The Struggles and the Dreams of Foreign Care Workers in Japan
｜Length : 55 ｜Year : 2018 ｜
It is said that in Japan, with an aging society, there will be a shortage of 340,000 care workers by 2025. For care centers, it is essential to welcome help from abroad.
In our program we follow two Indonesians who have come to Japan under an EPA program signed between Japan and Indonesia. They have been working at a welfare center, Hachikikai, since December 2017, at the same time studying to become certified care workers.
Under the EPA program, if they pass the certification exam within four years, they can stay and work in Japan. At Hachikikai, the staff fully supports them and helps them study even during work hours. The reason is that they want the two to continue working at their center. The staff at Hachikikai are kind and treat them as family, however they still have their own difficulties and worries.
Our program shows a very real picture of the struggles, hopes and dreams of these and other Indonesian people working hard in a land far from home.
Medical Transplantation Joins Japan to Asia ～The Challenge of the Doctor named”God’s Hands”～
「メッセージ」 岡山発アジアへ～肺移植・大藤医師の挑戦～ [RSK]
｜Length : 48 ｜Year : 2018 ｜
A lung transplant is the most difficult in organ transplants. Takahiro Oto, a 50 year-old doctor in Okayama University Hospital, has succeeded lung transplanting surgeries in 100 percent. Since organ donation from people declared brain dead is quite few in Japan, patients who want organ transplant will pass away before the surgery. Dr. Oto has saved many patients who used to have no choice but giving up the surgery, with his rich experience and by using advanced medical technology. For example, he successfully completed a transplant inverting the lungs to right and left, “hybrid lung transplant” that made of each lung from a brain-dead donor and from a living person, a transplant of one lung combined the lobes of the right and the left lung, and so on. “I want to save more lives,” said Dr. Oto about the reason why he tries such difficult surgeries. Now his hope is going beyond national borders—he received a request from Vietnam. It is a surgery of a 6-year-old boy who is suffering from a severe lung disease, and the transplant is the only way to survive. Vietnam does not have enough facilities for the lung transplant, however, Dr. Oto struggles to save him. We closely covered his challenge for the future of a lung transplant in Asia.
“Two Para Swimming Rivals：Same Age, Same Name,Same Dream”
｜Length : 47 ｜Year : 2018 ｜
Young swimmers, Honoka Okabe and Honoka Nakamichi are born in 2000 and raised in Ehime, Japan. Coincidentally, their given name and their age are the same.
Okabe has congenital disorder of her right arm from the elbows up. Nakamichi has no right leg as a birth defect. They began swimming in their childhood, but went to different swimming school. They met in their sixth year of elementary school, which was a wonderful encounter for them.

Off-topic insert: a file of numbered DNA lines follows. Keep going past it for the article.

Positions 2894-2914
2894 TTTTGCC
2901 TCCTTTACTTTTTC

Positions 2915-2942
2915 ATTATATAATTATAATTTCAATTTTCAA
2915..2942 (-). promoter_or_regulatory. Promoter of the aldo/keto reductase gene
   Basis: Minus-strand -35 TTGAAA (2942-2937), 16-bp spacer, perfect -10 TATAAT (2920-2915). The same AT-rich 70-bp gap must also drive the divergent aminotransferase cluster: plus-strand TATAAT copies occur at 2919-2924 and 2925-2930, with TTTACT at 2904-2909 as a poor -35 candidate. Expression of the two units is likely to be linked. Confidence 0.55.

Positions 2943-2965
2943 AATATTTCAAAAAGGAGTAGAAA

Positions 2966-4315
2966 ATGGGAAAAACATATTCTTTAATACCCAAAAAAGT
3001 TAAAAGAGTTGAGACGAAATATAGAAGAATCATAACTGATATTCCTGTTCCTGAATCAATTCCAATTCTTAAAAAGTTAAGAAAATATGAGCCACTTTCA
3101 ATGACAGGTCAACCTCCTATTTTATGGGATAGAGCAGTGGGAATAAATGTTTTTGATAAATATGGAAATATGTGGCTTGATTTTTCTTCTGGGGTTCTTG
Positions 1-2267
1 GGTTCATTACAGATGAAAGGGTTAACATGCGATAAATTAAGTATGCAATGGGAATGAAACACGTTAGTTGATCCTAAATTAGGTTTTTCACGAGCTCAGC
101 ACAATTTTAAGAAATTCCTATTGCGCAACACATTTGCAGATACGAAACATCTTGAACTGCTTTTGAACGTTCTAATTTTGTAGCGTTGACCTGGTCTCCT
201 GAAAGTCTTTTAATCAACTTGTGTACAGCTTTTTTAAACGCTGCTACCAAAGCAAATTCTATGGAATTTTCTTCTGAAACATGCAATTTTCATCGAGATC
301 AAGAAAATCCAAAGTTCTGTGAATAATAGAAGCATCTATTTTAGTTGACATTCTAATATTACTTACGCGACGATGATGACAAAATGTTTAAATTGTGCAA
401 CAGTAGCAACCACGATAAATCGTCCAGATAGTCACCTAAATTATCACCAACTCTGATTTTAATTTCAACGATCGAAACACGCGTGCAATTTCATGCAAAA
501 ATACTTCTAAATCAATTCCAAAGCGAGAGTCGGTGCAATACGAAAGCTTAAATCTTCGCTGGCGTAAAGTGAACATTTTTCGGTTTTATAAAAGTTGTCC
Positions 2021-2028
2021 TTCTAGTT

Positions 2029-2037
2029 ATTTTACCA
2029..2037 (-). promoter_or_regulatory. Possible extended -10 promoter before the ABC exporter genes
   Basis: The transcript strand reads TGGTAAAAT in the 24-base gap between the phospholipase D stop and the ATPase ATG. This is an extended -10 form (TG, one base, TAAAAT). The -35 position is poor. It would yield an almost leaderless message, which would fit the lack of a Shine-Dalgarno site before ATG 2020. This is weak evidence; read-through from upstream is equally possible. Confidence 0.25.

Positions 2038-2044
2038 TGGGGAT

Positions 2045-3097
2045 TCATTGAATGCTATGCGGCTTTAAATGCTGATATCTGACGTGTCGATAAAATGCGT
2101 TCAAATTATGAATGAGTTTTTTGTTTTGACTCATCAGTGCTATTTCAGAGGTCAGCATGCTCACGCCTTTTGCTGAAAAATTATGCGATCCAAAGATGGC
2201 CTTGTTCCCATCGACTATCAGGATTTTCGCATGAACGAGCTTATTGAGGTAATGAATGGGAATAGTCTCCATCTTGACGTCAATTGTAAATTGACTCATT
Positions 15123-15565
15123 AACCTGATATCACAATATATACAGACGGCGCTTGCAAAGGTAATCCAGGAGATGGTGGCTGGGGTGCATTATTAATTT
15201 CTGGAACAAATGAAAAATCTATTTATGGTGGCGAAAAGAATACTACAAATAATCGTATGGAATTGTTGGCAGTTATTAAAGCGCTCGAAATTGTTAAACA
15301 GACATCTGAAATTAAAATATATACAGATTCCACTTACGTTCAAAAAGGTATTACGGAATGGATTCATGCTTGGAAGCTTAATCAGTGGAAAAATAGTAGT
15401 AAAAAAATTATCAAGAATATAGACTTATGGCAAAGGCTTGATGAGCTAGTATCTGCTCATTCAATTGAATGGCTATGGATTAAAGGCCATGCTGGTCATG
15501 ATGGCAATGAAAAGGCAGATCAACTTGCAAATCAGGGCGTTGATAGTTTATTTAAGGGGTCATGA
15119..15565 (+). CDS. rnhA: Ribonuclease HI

It is important for them to practice properly for the type of disability. They also have trained with disabled swimmers in nationwide.
Their next goal is to the take part in the competitive swimming 2020 Tokyo Paralympics. They are keep training towards the goal, encouraging each other.
“DEJIMA” Where the World Met Japan
｜Length : 47 ｜Year : 2018 ｜
Take a trip to Nagasaki’s Dejima, an island that connected Japan to the world.
During the two centuries after its creation in 1636, this island was the only place where interactions between Japan and the West took place, earning its place in Japanese history as a “foreign country within Japan.” Dejima was inhabited for limited periods by people from The Netherlands, including the Trading Post Chief (the “Kapitan”), scholars, and their supporting crew. Japanese officials and their interpreter “Tsuji” would also come and go. The island was connected to land by the short “Omotemonbashi” bridge, which become the funnel from which all things western would enter Japan. In this program, we celebrate the revival of the Omotemonbashi bridge after 130 years by taking a look at the history, people, things, and culture of Dejima with artifacts and reenactments, paying particular heed to one Tsuji named Tadao Shizuki and the Japanese words he coined for “present, past, and future.”
“SHIKAKE”～Ideas That Trigger Behavioral Change～
｜Length : 48 ｜Year : 2018 ｜
You're in the men's bathroom. You see a target in the urinal. What do you do? You aim at it, right?
You see a basketball hoop and net. What do you want to do? You want to toss something through it, right?
If you see a viewing tube, what urge do you feel? You feel compelled to look through it, right?
Welcome to the fascinating world of "shikakeology," the brainchild of a Japanese professor who singlehandedly created an academic discipline that applies psychology to manipulate human behavior without people even realizing that they were influenced. Many of the issues we face in society today are the products of our own behavior. The problem, however, is that if someone tells us to correct our behavior, we tend to be reluctant, and if someone orders us to do it, we might even resist complying at all. But if people can be "triggered" into wanting to do something, changing their behavior is not that difficult at all.
In this program, we will explore the research of a professor who believes “SHIKAKE” is the means to trigger people toward positive changes in behavior.
It really takes much less than you might think.